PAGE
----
can you please explain a bit more about systematic sampling? I am researching about employee engagement and its effect on organizational commitment and job satisfaction. I intend to interview managers as well as employees. My supervisor suggested I go in for Systematic sampling for the survey. But i am not quite clear with how to go about it.

  • jackthomas01 7:16 am on October 5, 2014 Permalink | Reply  

    Ways of Citing 

    There are two ways of citing references – Author Prominent and Information Prominent
    1. Author Prominent –
    This way gives prominence (importance) to the author by using the author’s surname as part of
    your sentence with the date and the page number in round brackets.
    Direct quote example
    Cowie (1996, p. 91) ‘sdheudj dhidkkl ewdwls dwlokd mndewkmu’.
    Paraphrase example
    Cowie (1996) feslklenhejj dewhwd ewhdhlas dwwaidjil dwwkrwjd rewajkw dnhkjasndiwel.
    2. Information prominent –
    The other way of citing references gives prominence (importance) to the information, with all the required referencing details in round brackets at the end.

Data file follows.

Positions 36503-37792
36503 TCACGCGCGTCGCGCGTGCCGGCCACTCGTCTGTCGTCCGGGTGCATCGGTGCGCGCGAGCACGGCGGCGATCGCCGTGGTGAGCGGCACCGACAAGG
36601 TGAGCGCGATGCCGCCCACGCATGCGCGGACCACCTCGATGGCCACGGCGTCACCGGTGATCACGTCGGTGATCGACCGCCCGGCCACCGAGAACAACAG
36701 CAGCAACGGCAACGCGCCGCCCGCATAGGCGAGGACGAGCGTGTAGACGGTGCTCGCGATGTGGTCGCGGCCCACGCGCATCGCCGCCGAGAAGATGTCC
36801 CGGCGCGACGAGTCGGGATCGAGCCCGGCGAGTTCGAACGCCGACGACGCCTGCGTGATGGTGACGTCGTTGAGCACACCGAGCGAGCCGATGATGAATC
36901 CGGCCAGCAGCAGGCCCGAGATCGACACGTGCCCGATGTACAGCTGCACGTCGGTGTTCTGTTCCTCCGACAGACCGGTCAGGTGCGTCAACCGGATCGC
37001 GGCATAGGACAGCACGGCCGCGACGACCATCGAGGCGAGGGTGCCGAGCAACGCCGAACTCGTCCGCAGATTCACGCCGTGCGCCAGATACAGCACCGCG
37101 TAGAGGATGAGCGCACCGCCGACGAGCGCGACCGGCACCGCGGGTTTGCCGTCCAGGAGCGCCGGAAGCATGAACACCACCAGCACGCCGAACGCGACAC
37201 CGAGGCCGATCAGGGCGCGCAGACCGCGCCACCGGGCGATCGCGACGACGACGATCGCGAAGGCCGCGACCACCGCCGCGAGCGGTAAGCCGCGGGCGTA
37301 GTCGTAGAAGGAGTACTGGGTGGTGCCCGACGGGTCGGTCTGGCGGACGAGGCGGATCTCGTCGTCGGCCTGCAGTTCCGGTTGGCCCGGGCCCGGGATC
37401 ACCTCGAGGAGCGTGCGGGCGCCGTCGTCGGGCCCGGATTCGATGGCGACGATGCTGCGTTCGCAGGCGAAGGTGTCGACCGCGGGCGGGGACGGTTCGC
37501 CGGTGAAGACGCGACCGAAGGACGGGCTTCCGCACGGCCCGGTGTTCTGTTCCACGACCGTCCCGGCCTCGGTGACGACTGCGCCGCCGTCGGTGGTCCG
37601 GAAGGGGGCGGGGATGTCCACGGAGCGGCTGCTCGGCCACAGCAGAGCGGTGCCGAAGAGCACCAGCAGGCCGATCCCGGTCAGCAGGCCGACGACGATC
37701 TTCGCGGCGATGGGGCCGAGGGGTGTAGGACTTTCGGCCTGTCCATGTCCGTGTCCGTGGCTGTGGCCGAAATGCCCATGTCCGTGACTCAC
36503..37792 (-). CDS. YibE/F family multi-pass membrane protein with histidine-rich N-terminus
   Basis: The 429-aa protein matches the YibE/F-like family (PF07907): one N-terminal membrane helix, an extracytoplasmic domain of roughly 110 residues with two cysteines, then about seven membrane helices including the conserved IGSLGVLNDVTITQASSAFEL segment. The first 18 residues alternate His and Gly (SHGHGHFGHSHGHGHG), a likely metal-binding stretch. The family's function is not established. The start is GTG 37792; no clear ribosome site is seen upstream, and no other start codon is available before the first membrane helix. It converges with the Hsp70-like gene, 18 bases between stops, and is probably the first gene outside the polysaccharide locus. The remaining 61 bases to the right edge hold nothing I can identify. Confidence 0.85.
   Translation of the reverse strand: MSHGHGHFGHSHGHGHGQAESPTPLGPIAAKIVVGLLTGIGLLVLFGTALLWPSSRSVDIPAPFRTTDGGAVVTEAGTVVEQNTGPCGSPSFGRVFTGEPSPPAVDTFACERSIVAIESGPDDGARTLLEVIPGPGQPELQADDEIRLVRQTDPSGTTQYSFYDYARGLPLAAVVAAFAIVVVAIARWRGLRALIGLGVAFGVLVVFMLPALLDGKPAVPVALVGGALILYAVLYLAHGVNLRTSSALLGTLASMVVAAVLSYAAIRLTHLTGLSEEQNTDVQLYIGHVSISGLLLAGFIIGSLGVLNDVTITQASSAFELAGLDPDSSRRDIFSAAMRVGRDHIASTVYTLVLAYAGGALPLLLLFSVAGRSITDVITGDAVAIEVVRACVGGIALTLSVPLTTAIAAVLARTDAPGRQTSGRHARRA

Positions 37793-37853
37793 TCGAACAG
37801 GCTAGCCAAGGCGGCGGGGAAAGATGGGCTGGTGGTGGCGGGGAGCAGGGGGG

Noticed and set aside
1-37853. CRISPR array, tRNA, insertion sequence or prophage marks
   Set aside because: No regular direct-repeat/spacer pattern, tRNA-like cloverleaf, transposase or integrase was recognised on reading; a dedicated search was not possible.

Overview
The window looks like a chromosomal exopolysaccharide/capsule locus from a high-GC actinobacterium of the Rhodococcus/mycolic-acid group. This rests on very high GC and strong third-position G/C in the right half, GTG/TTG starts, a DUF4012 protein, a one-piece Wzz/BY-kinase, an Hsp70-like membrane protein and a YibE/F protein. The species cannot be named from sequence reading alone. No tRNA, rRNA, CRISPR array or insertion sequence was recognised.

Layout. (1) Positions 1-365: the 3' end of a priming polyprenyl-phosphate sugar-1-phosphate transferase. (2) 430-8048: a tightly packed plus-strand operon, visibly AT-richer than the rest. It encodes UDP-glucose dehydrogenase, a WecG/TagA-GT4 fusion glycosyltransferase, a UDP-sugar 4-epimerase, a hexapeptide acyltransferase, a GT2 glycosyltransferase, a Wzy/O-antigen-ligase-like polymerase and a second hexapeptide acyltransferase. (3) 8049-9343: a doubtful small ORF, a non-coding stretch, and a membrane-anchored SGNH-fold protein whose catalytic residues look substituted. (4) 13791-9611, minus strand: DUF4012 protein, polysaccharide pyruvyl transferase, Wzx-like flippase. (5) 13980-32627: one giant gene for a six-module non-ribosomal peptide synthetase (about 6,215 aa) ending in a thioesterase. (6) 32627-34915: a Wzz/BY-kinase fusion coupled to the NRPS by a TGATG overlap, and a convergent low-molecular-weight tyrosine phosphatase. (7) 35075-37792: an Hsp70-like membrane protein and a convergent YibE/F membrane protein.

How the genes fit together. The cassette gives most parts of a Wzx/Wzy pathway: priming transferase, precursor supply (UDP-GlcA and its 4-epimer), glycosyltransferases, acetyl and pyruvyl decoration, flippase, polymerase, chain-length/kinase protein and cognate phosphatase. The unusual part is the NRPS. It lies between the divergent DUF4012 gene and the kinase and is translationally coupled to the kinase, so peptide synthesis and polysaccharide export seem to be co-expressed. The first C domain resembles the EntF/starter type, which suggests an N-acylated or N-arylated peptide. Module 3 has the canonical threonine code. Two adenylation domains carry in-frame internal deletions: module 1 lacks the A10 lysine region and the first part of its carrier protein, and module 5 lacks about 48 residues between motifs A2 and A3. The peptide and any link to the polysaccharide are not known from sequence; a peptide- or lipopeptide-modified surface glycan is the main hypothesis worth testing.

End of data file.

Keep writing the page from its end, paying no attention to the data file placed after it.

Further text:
Direct quote example
    bjuwdnhrhnd ‘djkiejdoij djewidi jniqwine nhiwqjk enjwiqjo ewnk ewqiojia ’
    (Cowie 1996, p. 91).
    Paraphrase example
    rdnejuhdsnajknhj ‘ndesjaknhi dbwjas bdwuiqdsj dbwuisnjm’
    (Cowie 1996).

    • Laura 11:07 am on January 28, 2015 Permalink | Reply

      Are these formats valid for all types of resources like books or journal articles or working papers?

    • Lucas 5:39 am on February 2, 2015 Permalink | Reply

      Yes Laura, these are valid for all sources of information.

  • morry1 7:15 am on October 3, 2014 Permalink | Reply  

    How can you avoid plagiarism? 

    Plagiarism is the intentional use of someone else’s ideas, words, concepts in your work/assignments. It is considered as a serious misconduct at all the Universities and should be avoided at all times.
    Central Queensland University (CQU) also has a policy on plagiarism and students are strongly
    encouraged to familiarise themself with it.
    Committing plagiarism carries very serious penalties for the students, including expulsion from a
    Regrettably, students have been known to commit offences of plagiarism by not understanding what acceptable paraphrasing, summarising or quoting techniques are.
    The best way to avoid being accused of plagiarism is to acknowledge the resources upon which
    you have based your ideas.